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Remembering Elephants

In 1979 there were 1.3 million elephants in Africa. Now, in 2016, there are less than 400,000. That’s an average loss of around 2,000 per month for the last 37 years. As I stand listening to Will Travers OBE and CEO of the Born Free Foundation, break this tragic statistic down during the Remembering Elephants exhibitions private viewing, everyone in the room is silent, shocked and saddened by what they hear.

Will Travers OBE addressing the Remembering Elephants exhibition

Will Travers OBE addressing the Remembering Elephants exhibition

Think about it some more. 2,000 elephants a month for 37 years. It almost seems so huge in scale it must be wrong. Sadly, it’s not. Poaching and the ivory trade have a lot to answer for.

But here’s another problem. Although wildlife is in decline on a global scale, the world in which we live is full of suffering, both human and animal. In fact there is so much suffering that it almost seems impossible for the plight of one to trump another and indeed, should it? In a weird twist, that suffering breeds competition in the form of the many charities vying to raise awareness for their chosen cause and push it to the forefront. The problem for wildlife, especially the more exotic, is it’s disconnected from the reality of the average person on the street.

Remembering Elephants exhibition

Regardless of that disconnect, it doesn’t make the issues any less serious. In this instance, just because those people might not know, the decline of elephants it is happening right now. We can’t just sit back and leave it up to chance by simply ‘hoping’ these elephants bounce back. They won’t. If something, anything, can be done to help, it’s worth a try. The only certainty is that doing nothing makes the threat of extinction almost inevitable.

That’s where Remembering Elephants comes into play. Founded by wildlife photographer Margot Raggett and backed by the Born Free Foundation and Land Rover, it’s an unprecedented wildlife photography project, bringing together 65 of the worlds top wildlife photographers, including such greats as Art Wolfe and Jonathan & Angela Scott, each donating a photo to the project. With a passion for elephants, Margot wanted to actively support their conservation and Remembering Elephants is the result, culminating in a beautiful coffee table book and exhibition, funded by an exceptionally successful Kickstarter campaign and Land Rover respectively and using the collective reach of all those photographers to spread the word to a bigger audience. What all this means, is that all the proceeds from every book sale and every image sold at the exhibition will go directly into elephant conservation via the Born Free Foundation. Lovers of wildlife get to own a beautiful book or print and elephants get that little bit more of a fighting chance. Everyone wins.

Remembering Elephants exhibition

The VIP private viewing of the exhibition also served as a way for Born Free to auction off one of the limited edition books, signed by many of the contributing photographers. A winning bid of £1200 secured it’s new home to a very generous and excited owner. The launch week of the project also hosted a fund raising event at the Royal Geographic Society with talks by Virginia McKenna, Art Wolfe and biologist and conservationist Ian Redmond. It was an incredible evening in which 10 limited edition prints were expertly auctioned off by James Lewis, some fetching upwards of £2000 and ensuring both events added significantly to an ever growing pot of funds that will directly benefit Africa’s elephants.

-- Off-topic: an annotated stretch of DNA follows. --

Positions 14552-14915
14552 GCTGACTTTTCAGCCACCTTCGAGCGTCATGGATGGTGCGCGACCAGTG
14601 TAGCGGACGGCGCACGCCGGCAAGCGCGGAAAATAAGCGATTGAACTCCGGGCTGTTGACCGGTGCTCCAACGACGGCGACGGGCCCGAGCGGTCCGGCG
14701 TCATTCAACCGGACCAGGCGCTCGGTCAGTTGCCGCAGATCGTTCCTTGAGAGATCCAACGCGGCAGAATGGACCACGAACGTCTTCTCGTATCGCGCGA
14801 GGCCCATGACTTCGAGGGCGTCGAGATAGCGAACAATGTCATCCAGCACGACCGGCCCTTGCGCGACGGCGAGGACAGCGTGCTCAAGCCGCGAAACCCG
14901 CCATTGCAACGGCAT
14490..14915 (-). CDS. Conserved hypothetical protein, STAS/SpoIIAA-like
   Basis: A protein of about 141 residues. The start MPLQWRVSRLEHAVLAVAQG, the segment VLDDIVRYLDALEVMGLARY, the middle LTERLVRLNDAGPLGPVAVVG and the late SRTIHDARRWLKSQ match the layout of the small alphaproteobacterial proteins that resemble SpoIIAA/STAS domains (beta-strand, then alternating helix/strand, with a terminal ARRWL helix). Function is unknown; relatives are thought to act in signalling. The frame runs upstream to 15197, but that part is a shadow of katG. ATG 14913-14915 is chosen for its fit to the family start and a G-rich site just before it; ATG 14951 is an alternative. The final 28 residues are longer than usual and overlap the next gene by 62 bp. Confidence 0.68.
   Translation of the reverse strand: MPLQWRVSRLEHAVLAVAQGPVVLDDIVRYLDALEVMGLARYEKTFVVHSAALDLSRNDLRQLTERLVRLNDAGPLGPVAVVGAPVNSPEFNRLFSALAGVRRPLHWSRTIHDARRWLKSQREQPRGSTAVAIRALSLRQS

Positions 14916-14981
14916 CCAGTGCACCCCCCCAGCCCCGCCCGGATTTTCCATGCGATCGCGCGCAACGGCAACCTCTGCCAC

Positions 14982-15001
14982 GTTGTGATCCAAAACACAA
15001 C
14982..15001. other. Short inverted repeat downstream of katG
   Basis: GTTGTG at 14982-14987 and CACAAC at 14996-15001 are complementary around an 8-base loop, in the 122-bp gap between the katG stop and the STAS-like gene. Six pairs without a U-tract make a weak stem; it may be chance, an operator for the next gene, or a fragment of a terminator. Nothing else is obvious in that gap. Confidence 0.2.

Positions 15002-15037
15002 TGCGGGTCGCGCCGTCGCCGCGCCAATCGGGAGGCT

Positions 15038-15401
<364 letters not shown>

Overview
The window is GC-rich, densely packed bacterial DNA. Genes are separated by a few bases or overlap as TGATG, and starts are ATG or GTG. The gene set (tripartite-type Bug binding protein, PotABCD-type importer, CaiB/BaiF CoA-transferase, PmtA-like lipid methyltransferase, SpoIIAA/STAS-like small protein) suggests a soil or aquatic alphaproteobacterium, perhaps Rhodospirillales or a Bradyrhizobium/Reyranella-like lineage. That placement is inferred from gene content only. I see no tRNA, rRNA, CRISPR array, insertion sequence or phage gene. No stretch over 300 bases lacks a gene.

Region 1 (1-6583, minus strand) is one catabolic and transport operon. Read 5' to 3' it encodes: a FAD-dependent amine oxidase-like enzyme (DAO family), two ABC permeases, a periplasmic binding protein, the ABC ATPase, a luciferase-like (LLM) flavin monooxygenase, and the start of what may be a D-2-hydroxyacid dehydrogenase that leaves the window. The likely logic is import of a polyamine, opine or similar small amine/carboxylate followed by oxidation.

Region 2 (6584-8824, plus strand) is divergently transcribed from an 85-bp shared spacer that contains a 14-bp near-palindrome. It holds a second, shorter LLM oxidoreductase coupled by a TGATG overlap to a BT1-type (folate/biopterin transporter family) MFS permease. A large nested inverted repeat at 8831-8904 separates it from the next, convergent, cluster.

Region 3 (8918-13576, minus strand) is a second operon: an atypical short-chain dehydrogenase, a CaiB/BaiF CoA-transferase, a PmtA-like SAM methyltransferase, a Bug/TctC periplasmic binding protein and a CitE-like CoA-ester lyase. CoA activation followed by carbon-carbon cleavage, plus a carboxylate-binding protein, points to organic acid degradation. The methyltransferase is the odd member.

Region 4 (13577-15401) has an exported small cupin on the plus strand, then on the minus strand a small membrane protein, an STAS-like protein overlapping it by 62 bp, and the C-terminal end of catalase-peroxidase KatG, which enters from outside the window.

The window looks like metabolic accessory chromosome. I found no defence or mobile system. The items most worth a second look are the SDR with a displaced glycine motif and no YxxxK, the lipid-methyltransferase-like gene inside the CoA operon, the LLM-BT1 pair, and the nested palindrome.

Photographers book signing during the RGS event

Photographers book signing during the RGS event

With all this force behind the project, it was of course wonderful to be involved as one of the contributing photographers. My image, entitled Family Life, was taken in Laikipia, Kenya back in February 2016. Whilst at the time I was lying in very unpleasant smelling mud, next to the projects founder Margot, I simply revelled in watching these gentle creatures drink under the hot African midday sun. It’s since been pointed out to me that what one particular person liked about the image is that the muddled reflection speaks to the unclear future these intelligent and magnificent animals face. I must admit I’m not always one to look for deeper meaning to my images but in this instance, it seems to fit very well.

Family Life. A herd of elephants drinking from a water hole, Laikipia, Kenya.

Family Life is currently available to buy as a framed print at the exhibition, then subsequently can be purchased as a print in a range of sizes with 50% of all profits being donated back into elephant conservation, again via the Born Free Foundation.

The Remembering Elephants exhibition runs (at the time of writing) until Saturday 1st October 2016 at La Galleria Pall Mall, London. Books can continue to be purchased from

The Remembering Elephants book

About the author

Richard Peters is a Surrey based professional wildlife photographer, Nikon Ambassador, and one of the few British photographers to receive the accolade of European Wildlife Photographer of the Year. He is known for a style that often favours dramatic use of light, runs wildlife photography workshops and, from camera clubs to big industry events, holds talks about his work.

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